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Food delivery is a budding industry that still needs to be regulated.

Surge in food delivery-related legislation and lawsuits could lead to industry regulation

New legislation is popping up in New York, California, Florida, and more that is meant to protect restaurant operators, consumers and workers

As food delivery becomes synonymous with the restaurant experience — data from McKinsey and Company shows that the value of the food delivery industry has more than tripled since 2017 —  the need for guardrails around the still-budding segment of the restaurant industry has grown.  

The amount of both regional legislation and individual litigation attempting to regulate and mitigate issues with the food delivery industry has escalated recently. Over the past two months alone, Florida passed a bill requiring delivery apps to get permission from restaurants before arranging pickups, a New York City councilmember just proposed a bill that would require delivery apps to allow customers to tip before placing orders, and California put forth a bill that would require delivery app providers to provide an itemized breakdown of fees at checkout, including a disclosure of restaurant-facing fees.

While transparency and operator rights seem to be the goal of these pieces of legislation, recent lawsuits filed against delivery apps ask companies like DoorDash and Uber Eats to take responsibility for errors and issues with their business models. For example, Los Angeles County recently filed a lawsuit against Grubhub for false advertising and unfair business practices around disclosure of delivery fees, even claiming that restaurant suggestions for customers are featured based on how much operators pay for their placement, though Grubhub denies this, according to CBS News.

Another lawsuit by New York City restaurant Harlem Shake was filed against DoorDash for “14,000 in miscalculated fees.” In response to this lawsuit, DoorDash said that it works with operators to fix any inadvertent fees.

During the height of the pandemic, several cities and states placed fee caps on third-party delivery services — several of which became permanent after the pandemic — including San Francisco, New York City and Massachusetts.  

“I think the more consumer-friendly and app-friendly legislation will not cap fees, because at that point, you could potentially drive third party delivery apps out of the market,” David Denney, hospitality attorney with the Texas-based Denney Law Group said. “But in terms of in terms of disclosures around quality control and a restaurant-facing dashboard where they can make complaints to third-party apps about being overcharged fees, that feels right to me.”

Transparency is the key word that links many of these pieces of legislation and litigation. Denney pointed to a Texas bill passed in 2022 that banned third-party delivery services from using restaurants’ logos or trademarks to promote the service in a misleading way or to add the restaurant to their platform without the business owner’s consent, similar to the law that was just passed in Florida.

“I have burger clients that do not want their burgers driving 10 miles away, because steam is terrible for French fries and buns,” Denney said. “When you have quality degradation, it reflects poorly on the restaurant—not the delivery app.”

The Texas legislation, he said, allowed restaurants to have some semblance of control over how their food was being experienced once it left their doorstep and was handed over to a food delivery driver.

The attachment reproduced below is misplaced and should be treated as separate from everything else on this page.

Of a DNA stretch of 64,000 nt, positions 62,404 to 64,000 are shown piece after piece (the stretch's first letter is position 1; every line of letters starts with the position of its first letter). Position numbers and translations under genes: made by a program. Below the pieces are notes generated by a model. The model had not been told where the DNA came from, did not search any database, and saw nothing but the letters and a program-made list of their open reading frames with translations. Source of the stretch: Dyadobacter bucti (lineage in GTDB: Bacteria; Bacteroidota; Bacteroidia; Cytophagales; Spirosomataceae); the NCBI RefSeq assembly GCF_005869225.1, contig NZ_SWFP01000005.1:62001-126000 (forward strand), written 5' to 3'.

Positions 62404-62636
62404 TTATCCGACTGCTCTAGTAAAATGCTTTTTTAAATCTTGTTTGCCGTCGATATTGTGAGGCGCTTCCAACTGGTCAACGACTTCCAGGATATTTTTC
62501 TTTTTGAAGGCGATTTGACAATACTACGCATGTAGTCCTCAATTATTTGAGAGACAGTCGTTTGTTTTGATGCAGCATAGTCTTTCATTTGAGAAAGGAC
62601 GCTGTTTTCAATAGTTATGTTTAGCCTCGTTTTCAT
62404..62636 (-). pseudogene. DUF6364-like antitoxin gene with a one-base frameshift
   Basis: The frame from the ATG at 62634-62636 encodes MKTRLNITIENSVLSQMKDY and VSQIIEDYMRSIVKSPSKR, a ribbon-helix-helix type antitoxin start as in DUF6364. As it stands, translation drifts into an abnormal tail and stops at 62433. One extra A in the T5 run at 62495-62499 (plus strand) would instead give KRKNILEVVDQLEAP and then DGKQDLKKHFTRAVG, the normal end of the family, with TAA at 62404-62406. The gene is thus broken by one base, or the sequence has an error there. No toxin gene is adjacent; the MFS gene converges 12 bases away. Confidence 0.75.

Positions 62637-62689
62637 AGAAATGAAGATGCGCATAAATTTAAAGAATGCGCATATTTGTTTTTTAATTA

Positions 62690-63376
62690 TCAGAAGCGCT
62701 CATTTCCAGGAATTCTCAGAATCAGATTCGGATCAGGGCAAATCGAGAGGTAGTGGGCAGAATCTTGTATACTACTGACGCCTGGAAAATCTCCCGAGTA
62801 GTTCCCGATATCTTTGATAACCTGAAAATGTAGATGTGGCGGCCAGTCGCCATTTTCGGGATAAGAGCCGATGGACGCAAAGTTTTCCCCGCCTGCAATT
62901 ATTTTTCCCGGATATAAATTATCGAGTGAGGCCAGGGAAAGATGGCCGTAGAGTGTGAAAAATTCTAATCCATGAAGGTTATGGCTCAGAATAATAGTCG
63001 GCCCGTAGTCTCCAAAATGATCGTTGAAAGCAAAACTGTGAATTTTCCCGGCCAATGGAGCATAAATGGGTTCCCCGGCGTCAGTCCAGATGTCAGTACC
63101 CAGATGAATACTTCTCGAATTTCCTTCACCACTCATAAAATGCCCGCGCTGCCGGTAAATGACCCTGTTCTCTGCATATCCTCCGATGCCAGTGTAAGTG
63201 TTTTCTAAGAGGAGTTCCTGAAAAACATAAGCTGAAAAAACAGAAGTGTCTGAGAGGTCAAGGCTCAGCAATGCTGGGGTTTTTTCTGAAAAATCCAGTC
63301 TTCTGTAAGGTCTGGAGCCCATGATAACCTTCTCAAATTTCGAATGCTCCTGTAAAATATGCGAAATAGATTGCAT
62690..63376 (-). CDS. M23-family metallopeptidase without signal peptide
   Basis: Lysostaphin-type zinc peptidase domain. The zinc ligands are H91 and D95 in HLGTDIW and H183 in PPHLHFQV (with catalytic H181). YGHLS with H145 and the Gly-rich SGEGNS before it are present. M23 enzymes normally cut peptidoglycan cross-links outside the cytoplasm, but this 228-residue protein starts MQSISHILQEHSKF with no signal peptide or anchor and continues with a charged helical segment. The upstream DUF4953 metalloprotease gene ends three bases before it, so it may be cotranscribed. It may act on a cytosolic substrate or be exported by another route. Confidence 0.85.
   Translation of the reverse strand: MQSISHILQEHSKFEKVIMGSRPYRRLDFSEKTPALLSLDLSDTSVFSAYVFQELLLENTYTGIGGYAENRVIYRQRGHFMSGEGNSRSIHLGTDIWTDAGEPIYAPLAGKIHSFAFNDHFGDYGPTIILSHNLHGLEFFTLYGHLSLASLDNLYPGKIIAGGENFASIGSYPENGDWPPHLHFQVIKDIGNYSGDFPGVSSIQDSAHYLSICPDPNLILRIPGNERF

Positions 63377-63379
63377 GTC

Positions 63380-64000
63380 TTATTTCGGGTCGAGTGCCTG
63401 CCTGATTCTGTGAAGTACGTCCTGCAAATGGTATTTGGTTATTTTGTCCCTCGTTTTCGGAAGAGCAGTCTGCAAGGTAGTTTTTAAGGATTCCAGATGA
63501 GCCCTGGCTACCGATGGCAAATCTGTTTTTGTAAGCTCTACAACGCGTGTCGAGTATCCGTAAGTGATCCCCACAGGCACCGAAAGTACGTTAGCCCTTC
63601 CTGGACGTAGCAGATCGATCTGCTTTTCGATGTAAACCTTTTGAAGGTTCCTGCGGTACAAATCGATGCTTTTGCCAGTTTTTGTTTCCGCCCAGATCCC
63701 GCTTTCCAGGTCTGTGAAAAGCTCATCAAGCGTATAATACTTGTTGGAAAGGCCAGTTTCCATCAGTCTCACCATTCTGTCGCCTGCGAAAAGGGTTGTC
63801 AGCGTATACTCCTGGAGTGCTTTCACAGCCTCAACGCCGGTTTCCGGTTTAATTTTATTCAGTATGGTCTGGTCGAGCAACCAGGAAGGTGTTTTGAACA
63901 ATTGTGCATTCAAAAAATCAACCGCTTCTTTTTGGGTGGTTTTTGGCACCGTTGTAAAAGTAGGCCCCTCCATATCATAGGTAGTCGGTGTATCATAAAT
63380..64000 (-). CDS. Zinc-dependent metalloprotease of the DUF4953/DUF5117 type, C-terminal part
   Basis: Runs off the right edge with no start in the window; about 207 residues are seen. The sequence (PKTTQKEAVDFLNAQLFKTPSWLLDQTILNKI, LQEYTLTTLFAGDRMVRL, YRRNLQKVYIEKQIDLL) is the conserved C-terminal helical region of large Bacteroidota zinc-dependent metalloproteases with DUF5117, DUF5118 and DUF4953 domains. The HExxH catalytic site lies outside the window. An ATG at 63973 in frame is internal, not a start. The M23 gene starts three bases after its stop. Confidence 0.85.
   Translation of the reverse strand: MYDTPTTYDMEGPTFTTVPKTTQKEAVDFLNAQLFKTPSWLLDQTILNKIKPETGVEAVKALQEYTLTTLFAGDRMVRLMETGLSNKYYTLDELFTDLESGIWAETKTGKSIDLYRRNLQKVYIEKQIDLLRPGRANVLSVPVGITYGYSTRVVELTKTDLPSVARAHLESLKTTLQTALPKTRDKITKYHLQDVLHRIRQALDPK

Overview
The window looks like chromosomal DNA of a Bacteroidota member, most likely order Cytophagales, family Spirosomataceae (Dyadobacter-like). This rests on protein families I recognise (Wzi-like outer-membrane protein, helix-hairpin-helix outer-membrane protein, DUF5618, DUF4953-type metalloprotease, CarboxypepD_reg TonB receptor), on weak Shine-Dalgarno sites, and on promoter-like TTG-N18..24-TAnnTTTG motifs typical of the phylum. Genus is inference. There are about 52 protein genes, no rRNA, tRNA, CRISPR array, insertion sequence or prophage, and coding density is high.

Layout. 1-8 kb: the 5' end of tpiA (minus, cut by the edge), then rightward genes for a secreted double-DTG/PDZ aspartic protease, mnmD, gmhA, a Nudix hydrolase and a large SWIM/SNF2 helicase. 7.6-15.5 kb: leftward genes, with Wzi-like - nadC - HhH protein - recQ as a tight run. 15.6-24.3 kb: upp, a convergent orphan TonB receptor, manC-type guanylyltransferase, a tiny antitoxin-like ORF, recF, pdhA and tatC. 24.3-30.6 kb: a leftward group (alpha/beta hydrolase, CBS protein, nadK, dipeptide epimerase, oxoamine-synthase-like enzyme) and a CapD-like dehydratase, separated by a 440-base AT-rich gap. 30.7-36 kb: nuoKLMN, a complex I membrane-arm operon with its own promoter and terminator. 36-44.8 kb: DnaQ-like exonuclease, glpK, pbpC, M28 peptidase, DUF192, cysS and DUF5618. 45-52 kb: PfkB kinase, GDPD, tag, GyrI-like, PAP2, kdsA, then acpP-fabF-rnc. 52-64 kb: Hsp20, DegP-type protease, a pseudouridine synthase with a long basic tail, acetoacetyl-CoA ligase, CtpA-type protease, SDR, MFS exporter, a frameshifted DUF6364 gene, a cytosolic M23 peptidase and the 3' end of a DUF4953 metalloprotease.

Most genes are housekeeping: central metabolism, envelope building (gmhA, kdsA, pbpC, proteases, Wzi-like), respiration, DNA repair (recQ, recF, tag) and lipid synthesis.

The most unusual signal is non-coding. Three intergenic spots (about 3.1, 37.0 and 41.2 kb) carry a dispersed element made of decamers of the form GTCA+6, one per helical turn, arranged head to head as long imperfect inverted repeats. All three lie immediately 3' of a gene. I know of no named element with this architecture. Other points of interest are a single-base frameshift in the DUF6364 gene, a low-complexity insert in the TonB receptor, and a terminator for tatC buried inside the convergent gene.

Han Ly Hwang, owner of Kim Jong Grillin’ food truck, who was instrumental in advocating for delivery app policy changes in Portland, Ore., including fee caps and transparency, called delivery apps “a necessary evil” that has created the “kind of convenience people have become addicted to.”

“Until the cities are educated about [how delivery apps are profitable], they’re not going to be able to do anything,” Hwang said. “They don’t grow so quickly like this by being transparent.”

Although it might seem like a lot of the new bills passed and lawsuits being settled portray the restaurant delivery services as the “bad guys” who need to be reined in so they don’t take advantage of the small business owners, the reality is more complicated. Delivery platforms condone some of these legislative measures meant to set guidelines for interactions between delivery services, operators, and consumers. Regarding the Florida legislation, DoorDash told NRN in a statement that the company approves of the “collaborative approach” lawmakers took to “implement tools that connect customers and merchants without jeopardizing their personal information.”

“The Florida [and Texas] laws are really no different than the Department of Transportation rule that came down in 2022 that required full disclosure of all the fees and surcharges that airlines were charging to get to the total ticket price,” Denney said. “Transparency in pricing is always good: It's good for the consumer, it's good for the restaurant, and it should be good for the third-party delivery company, because that is probably where they're going to be able to compete with their competitors.”

Regulatory legislation that is meant to promote transparency in business operations — like allowing operators to easily contact their DoorDash representative when they’re overcharged, or giving them the ability to opt out of or limit deliveries — is amenable to the success of the food delivery industry, Denney argues. In the long-run, regulating the booming food delivery industry could even become the prevue of the federal government as the culture of on-demand services grows.   

Contact Joanna at [email protected]m

TAGS: Operations
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